To obtain pupils in the first place was, as might be supposed, a matter of much difficulty. He was sometimes years in achieving even a landing on an island--so wild were the people. When in such cases that point was carried, he felt that a great deal was accomplished: and when, at last, he was allowed to take a little naked lad away with him, he was greatly triumphant.

He often remarks humorously on the figure he makes in this business. "In these introductory visits (he says) scarcely anything is done or said that resembles mission work in stories. The crowd is great, the noise greater. The heat, the dirt, the inquisitiveness the begging, make something unlike the interesting pictures in a missionary [20/21] magazine of an amiable individual very correctly got up in a white tie and black tailed coat, and a group of very attentive, decently clothed, nicely washed natives."

It was a dangerous business, in which he was brought into frequent extreme peril. His return from his sea-circuit in safety was like coming out of a battle safe. "I must not forget (he wrote once) that I have some islands to visit in the next month or two where the people are very wild, so that I, of all men, have least reason to speculate about what I may hope to do a year hence."

He boasts at the end of one of his tours of seven teen weeks, that he has visited sixty-six islands landed over eighty times, and been shot at only twice:--threatened a great deal with dubs and drawn bows, but actually shot at only twice. And he really seems to be proud of the people that they have done so well.

But he got his pupils. Every one was a trophy. No one can tell what they cost.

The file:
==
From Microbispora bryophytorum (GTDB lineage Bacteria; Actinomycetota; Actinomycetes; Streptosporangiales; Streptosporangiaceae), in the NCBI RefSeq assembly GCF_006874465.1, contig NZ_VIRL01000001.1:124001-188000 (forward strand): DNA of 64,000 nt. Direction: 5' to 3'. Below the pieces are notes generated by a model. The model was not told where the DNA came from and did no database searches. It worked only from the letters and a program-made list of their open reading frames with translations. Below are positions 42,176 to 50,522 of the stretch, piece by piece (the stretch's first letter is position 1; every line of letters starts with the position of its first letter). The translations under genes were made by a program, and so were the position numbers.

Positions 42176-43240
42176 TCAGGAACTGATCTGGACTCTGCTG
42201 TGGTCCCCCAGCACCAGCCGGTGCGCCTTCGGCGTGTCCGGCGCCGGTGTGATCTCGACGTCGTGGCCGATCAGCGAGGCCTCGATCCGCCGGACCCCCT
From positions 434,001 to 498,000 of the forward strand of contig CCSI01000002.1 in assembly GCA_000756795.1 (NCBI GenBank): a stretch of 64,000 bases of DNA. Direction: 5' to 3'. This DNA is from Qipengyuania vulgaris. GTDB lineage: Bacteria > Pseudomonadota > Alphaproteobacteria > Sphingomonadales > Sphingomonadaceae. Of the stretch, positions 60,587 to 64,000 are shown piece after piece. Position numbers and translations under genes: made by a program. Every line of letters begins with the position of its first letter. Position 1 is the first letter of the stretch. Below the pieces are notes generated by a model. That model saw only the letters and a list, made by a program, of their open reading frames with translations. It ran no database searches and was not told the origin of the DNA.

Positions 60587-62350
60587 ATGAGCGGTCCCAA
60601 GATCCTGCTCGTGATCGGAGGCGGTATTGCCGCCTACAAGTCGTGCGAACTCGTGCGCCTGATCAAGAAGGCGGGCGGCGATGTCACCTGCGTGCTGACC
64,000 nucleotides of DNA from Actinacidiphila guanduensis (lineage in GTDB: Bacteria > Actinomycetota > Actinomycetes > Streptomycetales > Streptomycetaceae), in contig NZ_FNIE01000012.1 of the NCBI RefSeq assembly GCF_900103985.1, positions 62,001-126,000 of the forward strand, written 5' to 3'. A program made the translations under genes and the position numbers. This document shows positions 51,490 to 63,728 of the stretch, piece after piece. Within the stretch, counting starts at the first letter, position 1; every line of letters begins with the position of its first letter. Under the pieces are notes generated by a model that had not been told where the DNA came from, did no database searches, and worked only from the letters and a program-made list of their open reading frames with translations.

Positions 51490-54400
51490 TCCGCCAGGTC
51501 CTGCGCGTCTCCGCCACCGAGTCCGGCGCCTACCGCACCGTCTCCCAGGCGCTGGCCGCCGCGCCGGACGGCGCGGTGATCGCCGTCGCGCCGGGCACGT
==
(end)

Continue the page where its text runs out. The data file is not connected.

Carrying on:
It is not to be understood that he did all this single-handed. He had associates from the outset, five at the time of the removal to Norfolk Island, two of them clergymen. But he was ever the leader, overseer and ruling spirit of the whole work.

But leaving the subject of its method, we come [21/22] to the ideas and principles that underlay it. One thing with which in observing Coleridge Patteson, one is constantly impressed, is the quality of his personal feeling toward those savage folk. It is all the while made very plain that to him they seemed, as has been said, to be men--equally men with himself--with whom, as a man, he stood in a large, most real oneness and fellowship. In speaking of them, testifies one of his co-laborers "he had none of the conventional talk about the degraded heathen. They were brethren, ignorant indeed, but capable of the highest wisdom." His eyes had received, in Christ, an anointing that caused the likeness between himself and them to appear to him far more than the unlikeness. He tells how once as he lay awake by night amid a hut full of then, he felt one of them, who thought him asleep, reaching out in the dark and passing his hand softly over him from head to foot, to see if, with his strange dress, and complexion and features, he was made as they were. An unspeakably pathetic action or gesture it was to him, he says, filling him with an intense yearning desire to reply to it, if he could, "Yes: I am one of you!" Now it is one thing to say at a distance that a man living in various respects the life of a beast, disgusting in his habits with only the rudiment of an intellect, whom you [22/23] could not go near without danger of his eating you, is a brother man: quite another to feel it and act it continuously in his presence. Coleridge Patteson could do the latter and did it. Which denotes the principle that governed ail he did, and directed others in doing, for those people from first to last:--the principle, viz., of the practical recognition of that equality which his treat gospel-taught heart so vividly apprehended.